The human β-herpesvirus subfamily consists of human cytomegalovirus (HCMV), human herpesvirus 6 (HHV-6), and human herpesvirus 7 (HHV-7). HHV-6 and HHV-7 belong to the Roseolovirus genus of the β-herpesviruses, and the HHV-6 species are divided into two variants: HHV-6A and HHV-6B. These viruses establish a lifelong infection of their host, reactivate frequently, and reactivated viruses are shed into the saliva (Jordan, 1983; Krueger et al., 1990). Some evidence suggests that the molecular mechanisms of viral latency and reactivation are shared among these viruses. HHV-6B is reactivated from latency after coinfection with HHV-7 (Katsafanas et al., 1996), and HCMV disease is frequently associated with concurrent HHV-6 and HHV-7 reactivation in transplant patients (Lautenschlager et al., 2000; Mendez et al., 2001)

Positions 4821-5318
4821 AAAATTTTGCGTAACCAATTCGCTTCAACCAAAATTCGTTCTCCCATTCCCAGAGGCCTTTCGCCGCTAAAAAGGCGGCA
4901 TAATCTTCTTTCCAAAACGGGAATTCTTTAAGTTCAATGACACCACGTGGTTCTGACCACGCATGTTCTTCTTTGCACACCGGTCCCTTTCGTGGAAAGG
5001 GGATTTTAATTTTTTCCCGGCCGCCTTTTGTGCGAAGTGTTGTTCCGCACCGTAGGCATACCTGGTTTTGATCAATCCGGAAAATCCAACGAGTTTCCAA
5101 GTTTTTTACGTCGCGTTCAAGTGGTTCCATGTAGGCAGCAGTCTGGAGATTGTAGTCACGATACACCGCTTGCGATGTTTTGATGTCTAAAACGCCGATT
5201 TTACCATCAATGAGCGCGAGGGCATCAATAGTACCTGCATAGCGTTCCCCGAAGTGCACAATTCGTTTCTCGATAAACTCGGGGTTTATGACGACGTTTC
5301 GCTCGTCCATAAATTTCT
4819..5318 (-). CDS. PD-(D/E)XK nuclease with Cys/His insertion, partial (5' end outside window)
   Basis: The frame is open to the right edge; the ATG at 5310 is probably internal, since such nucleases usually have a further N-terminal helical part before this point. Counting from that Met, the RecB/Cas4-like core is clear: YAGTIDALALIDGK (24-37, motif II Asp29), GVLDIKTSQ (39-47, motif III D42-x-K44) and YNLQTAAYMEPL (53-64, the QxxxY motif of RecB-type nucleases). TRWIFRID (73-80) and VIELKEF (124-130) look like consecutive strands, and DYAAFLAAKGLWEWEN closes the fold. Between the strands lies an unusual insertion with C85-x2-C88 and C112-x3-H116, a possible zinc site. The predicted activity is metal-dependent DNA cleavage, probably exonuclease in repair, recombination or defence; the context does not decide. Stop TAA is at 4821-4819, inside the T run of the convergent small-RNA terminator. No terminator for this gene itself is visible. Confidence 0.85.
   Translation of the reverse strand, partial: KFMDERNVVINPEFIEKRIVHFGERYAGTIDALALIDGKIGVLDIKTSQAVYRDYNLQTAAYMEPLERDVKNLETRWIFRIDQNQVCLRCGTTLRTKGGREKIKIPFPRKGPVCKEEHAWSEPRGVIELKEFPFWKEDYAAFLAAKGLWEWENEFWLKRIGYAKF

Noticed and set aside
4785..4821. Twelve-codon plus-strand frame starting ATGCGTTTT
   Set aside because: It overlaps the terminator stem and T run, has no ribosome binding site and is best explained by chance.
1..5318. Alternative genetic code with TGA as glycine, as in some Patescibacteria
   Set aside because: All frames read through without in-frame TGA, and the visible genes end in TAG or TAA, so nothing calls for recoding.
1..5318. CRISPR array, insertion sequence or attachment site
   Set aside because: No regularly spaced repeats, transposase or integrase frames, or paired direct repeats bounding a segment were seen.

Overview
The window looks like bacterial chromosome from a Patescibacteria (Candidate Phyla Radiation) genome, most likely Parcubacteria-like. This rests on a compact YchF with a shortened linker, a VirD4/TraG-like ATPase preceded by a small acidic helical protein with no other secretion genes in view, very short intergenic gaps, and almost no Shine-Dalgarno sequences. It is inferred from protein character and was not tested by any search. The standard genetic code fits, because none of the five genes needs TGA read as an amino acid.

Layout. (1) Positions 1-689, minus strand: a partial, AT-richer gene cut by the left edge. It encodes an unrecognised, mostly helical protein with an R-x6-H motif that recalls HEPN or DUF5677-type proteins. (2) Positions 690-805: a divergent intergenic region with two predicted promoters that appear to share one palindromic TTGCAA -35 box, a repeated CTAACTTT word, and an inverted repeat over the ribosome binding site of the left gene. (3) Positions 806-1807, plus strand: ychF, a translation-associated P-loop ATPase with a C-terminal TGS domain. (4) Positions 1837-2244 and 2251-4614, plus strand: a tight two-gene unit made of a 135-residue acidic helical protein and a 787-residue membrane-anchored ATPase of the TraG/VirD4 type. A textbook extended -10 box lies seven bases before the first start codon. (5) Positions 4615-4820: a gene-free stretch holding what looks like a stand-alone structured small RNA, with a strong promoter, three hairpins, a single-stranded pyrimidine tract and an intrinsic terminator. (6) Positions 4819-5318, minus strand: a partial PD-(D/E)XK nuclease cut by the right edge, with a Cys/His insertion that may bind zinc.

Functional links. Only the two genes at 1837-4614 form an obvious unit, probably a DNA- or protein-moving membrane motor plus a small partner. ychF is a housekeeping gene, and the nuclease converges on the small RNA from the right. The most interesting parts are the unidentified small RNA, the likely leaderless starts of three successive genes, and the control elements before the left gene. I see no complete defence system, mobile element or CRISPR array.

The sites of these viruses during latency are not completely defined. For HHV-6B, viral DNA is detected predominantly in the peripheral blood monocytes/macrophages of seropositive healthy adults (Kondo et al., 1991). Furthermore, primary cultured macrophages support latent HHV-6B infection, and viral reactivation is induced in them by treatment with 12-0-tetradecanoylphorbol-13-acetate (TPA) (Kondo et al., 1991). HHV-6B also establishes latency in myeloid cell lines (Yasukawa et al., 1999), and that HHV-6B is detectable in CD34 (+) peripheral blood progenitor cells (Luppi et al., 1999). Therefore, HHV-6B appears to establish latency in hematopoietic progenitor cells.
HHV-6A is detectable in the peripheral blood of seropositive adults (Drobyski et al., 1993); however, a cell population that might harbor latent HHV-6A has not been identified.